- Design: mechanical, electrical, software, safety
ABBU was designed to replace manual ventilation of a bag valve resuscitator when a conventional ventilator device is unavailable (Fig. 1A-B). ABBU features include VT (200-800 mL), RR (10-40 bpm), TI (0.5-1.5 s), and adjustable patient-initiated breath sensing (-1 to -20 cm H2O). ABBU can use low flow oxygen (5-15 L/min) from widely available sources (e.g. concentrators, hospital wall-source, tanks, and liquid oxygen reservoirs).
ABBU senses the patient inspiratory effort below a software-calculated pressure threshold to trigger a breath. Patient-ABBU synchrony is facilitated by clinician titration of the triggering threshold. Auto-cycling can be reduced by increasing the triggering threshold (e.g. more negative). Conversely, ineffective triggering is reduced by decreasing the sensing threshold (e.g. less negative). Patients unable to trigger breaths (e.g., weakness, neuromuscular blocker-induced paralysis, central apneas) receive mandatory breaths at the set VT, RR, and TI. Total RR will be determined by the patient-triggered rate and the set rate.
ABBU provides visual and auditory alarms for circuit blockage, air-leaks, low pressure (e.g. disconnection), high airway pressure (50-70 cm H2O), motor, and electric failure. The audible power loss alarm has a backup battery. A high visibility enclosure facilitates rapid troubleshooting of the circuit and motor-bag interface (Fig. 1B). If ABBU fails, clinicians can quickly open the enclosure to access the bag and provide manual ventilation (Fig. 1C). This capability is a key safety feature of the ABBU design.
Figure 1D shows the breathing circuit components used in animal experiments. The patient exhalation valve (CPR-2 bag, Mercury Medical, Clearwater, FL) includes a manual adjustable PEEP valve. The resuscitator bag (adult Ambu® Spur® II bag, AMBU Inc., Columbia, MD) is centered in a cradle and secured on both ends by an elastic cord inside the unit. The bag PEEP valve (Ambu Disposable PEEP Valve, 0-20 cm H2O size) is set to 0 cm H2O, and PEEP is adjusted manually on a second PEEP valve interfaced to the patient exhalation valve. Two pressure sensing lines (3/16” ID, 22mm OD AirLife connector) are used for circuit pressure monitoring and breath triggering assist. An FiO2 analyzer (MaxO2+AE, Maxtec, Salt Lake City, UT) was interfaced into the breathing circuit for all animal experiments.
A Michigan adult dual-lung simulator (Model 1600, Michigan Instruments, USA) and Ventilator Validation System (VVK100-SYS, BIOPAC Systems, Goleta, CA) was used to validate ventilator parameters. ABBU was tested at compliances of 20, 40 and 70 mL/cm H2O with resistances 5-50 cm H2O/(L/s). VT of 200, 400, 600 and 800 mL were tested across a range of compliances and resistance levels. For performance experiments, RR was set at 15 bpm and the PEEP was set at 15 cm H2O. Twenty breath cycles were collected for each measurement and processed to validate measures of VT, pressure, TI, RR, and confirm PEEP value.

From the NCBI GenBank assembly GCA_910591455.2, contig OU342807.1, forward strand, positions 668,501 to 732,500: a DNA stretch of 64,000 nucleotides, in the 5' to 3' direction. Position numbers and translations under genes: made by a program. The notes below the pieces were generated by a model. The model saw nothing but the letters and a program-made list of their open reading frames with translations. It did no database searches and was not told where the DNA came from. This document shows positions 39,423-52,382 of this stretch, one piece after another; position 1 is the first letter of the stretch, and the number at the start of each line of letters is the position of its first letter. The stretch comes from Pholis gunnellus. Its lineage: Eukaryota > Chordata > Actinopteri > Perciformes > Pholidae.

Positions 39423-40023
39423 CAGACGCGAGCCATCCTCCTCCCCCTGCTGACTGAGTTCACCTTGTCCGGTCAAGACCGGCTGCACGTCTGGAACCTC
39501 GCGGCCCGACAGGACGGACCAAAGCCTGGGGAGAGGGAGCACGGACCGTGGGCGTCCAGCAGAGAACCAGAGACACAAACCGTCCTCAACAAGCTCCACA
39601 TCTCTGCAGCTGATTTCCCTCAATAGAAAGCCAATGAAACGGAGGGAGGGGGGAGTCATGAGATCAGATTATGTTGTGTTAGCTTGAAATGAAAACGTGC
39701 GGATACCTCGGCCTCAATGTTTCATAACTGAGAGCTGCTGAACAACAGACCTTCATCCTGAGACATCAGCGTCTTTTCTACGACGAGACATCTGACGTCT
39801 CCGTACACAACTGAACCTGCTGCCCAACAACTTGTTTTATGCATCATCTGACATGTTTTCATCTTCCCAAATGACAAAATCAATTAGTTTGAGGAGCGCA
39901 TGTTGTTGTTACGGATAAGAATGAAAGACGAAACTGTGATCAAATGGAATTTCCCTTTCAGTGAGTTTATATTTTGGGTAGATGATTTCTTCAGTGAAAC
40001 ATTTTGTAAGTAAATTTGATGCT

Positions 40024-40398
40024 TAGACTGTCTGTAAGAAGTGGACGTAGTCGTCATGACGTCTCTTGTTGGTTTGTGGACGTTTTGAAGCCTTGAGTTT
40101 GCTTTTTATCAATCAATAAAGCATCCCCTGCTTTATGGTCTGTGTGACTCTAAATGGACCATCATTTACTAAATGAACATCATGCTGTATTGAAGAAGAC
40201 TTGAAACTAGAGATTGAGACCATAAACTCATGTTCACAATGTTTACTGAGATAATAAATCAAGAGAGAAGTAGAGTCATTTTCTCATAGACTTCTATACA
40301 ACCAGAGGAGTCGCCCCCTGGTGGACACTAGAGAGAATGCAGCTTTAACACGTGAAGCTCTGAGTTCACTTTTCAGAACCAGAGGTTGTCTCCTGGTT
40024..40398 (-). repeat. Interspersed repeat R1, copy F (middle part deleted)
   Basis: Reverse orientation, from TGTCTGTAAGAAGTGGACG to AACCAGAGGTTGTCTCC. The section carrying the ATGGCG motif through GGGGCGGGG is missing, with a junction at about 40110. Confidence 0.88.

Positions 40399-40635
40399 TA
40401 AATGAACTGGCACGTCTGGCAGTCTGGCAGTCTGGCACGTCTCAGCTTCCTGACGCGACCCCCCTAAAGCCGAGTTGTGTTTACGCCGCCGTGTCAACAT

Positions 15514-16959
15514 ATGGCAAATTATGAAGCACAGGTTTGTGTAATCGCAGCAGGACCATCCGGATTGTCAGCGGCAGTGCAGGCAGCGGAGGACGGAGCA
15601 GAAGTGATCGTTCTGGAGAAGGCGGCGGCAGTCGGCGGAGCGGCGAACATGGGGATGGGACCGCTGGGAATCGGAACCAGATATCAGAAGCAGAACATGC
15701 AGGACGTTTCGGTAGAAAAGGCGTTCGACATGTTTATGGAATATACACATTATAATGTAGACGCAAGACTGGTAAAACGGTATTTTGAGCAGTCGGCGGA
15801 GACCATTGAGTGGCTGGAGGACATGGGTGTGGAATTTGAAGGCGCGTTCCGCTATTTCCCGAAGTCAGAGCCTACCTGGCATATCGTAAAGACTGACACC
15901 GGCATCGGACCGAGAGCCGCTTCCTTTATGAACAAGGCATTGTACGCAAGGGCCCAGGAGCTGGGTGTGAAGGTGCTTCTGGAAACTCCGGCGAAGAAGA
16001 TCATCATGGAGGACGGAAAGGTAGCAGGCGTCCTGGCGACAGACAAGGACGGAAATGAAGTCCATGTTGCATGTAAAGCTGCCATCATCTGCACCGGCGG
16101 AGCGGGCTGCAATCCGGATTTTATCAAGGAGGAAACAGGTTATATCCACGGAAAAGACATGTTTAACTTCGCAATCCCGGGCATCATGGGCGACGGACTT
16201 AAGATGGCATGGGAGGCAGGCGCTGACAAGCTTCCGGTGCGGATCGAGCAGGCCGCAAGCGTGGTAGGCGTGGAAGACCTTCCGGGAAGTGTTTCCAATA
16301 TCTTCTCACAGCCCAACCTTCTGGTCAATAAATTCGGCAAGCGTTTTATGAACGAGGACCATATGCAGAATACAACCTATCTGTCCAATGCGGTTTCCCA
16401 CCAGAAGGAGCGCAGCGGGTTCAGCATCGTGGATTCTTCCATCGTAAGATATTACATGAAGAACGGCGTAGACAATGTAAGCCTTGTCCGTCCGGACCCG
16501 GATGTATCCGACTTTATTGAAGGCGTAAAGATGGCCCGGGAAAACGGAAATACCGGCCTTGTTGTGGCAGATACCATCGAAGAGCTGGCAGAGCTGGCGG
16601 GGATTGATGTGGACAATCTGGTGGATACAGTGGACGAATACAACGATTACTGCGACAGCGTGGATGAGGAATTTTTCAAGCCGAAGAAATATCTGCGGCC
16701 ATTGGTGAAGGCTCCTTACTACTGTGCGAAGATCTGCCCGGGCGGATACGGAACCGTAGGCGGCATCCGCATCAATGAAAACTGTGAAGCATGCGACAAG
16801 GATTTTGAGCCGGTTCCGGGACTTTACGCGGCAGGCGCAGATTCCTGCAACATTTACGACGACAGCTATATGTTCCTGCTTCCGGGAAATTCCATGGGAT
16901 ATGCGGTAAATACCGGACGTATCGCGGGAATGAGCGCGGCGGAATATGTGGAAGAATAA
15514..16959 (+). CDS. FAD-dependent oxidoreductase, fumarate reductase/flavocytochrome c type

Durability and VT stability of different brand resuscitation bags: AMBU (SPUR II, Ambu, Columbia, MD), HUDSON (RCI 5387, Teleflex, Morrisville, NC), MEDLINE (CPRM1116, Medline, Northfield, IL), Mercury (CPR-2, Mercury Medical, Clearwater, Florida) were evaluated on mechanical test lungs (SmartLung 2000, IMT Analytics, Buchs, Switzerland) at maximum RR (50 bpm) and TI of 0.5s continuously over 7 days. Cardone electric motors (Model 85-3024, Cardone Industries, Ontario, CA) were operated continuously for > 30 days to assess durability.
Animal procedures were approved by the Institutional Animal Care and Use Committee at the University of Texas Health Science Center at San Antonio. Studies were performed on 6 healthy female pigs (Berkshire, 112±5.8lb). Pigs were sedated via Telazol (4–8 mg/kg IM), Xylazine (1–2.2 mg/kg IM), and 3–4% Isoflurane, followed by endotracheal intubation and maintenance on 0.5–3% Isoflurane. Body temperature was kept in the normal range (38-39oC) by heated pad. Arterial pulse pressure was monitored by a micromanometer pressure sensor in the descending thoracic aorta. After collection of baseline blood samples, ABBU was connected to the proximal end of the endotracheal tube by a 90-degree adapter plugged into the breathing circuit, which included the FiO2 analyzer and side-stream ETCO2 analyzer (Fig.1D).
ABBU settings were changed in accordance with the experimental protocol. TI was kept constant (1s) during the entire experiment. Baseline testing was performed on healthy lungs, followed by testing on saline injured lungs. Neuromuscular paralysis was used as needed (vecuronium, IV, 0.1-0.2 mg/kg). Heart rate (HR), blood pressure (BP) and body temperature (rectal) were monitored continuously. Pigs were euthanized (Euthasol, IV, 100 mg/kg) following completion of experiments (6-8 hours).
Saline lung lavage was performed as previously described (19). In brief, warmed saline (30 mL/kg) was poured into the lungs through a funnel. As arterial pressure fell below 50 mm Hg, lavage fluid was drained passively. The animal was reconnected to ABBU with an O2 flow rate of 15 L/m and RR was adjusted to maintain arterial pH>7.25. Lavages were repeated until partial pressure of oxygen (PaO2) was < 100 mm Hg [13.3 kPa] for 30 min.
Arterial blood samples were analyzed by CG4+ cartridges (iSTAT analyzer, Abbott, IL, USA). Blood gas responses for different VT, RR and PEEP were compared with their respective baselines for normal and lung injury model. Parameters: FiO2 (%), HR (bpm), RR (bpm), ETCO2 (mm Hg), SpO2 (%), and BP (mm Hg), were recorded concurrent with blood sample collection.
Data in graphs is shown as mean ± SE. Two-tail T test and one-way ANOVA were used for all comparisons. A value of p < 0.05 was considered statistically significant. Pearson Correlation Coefficient (PCC) was computed to test correlation between two variables.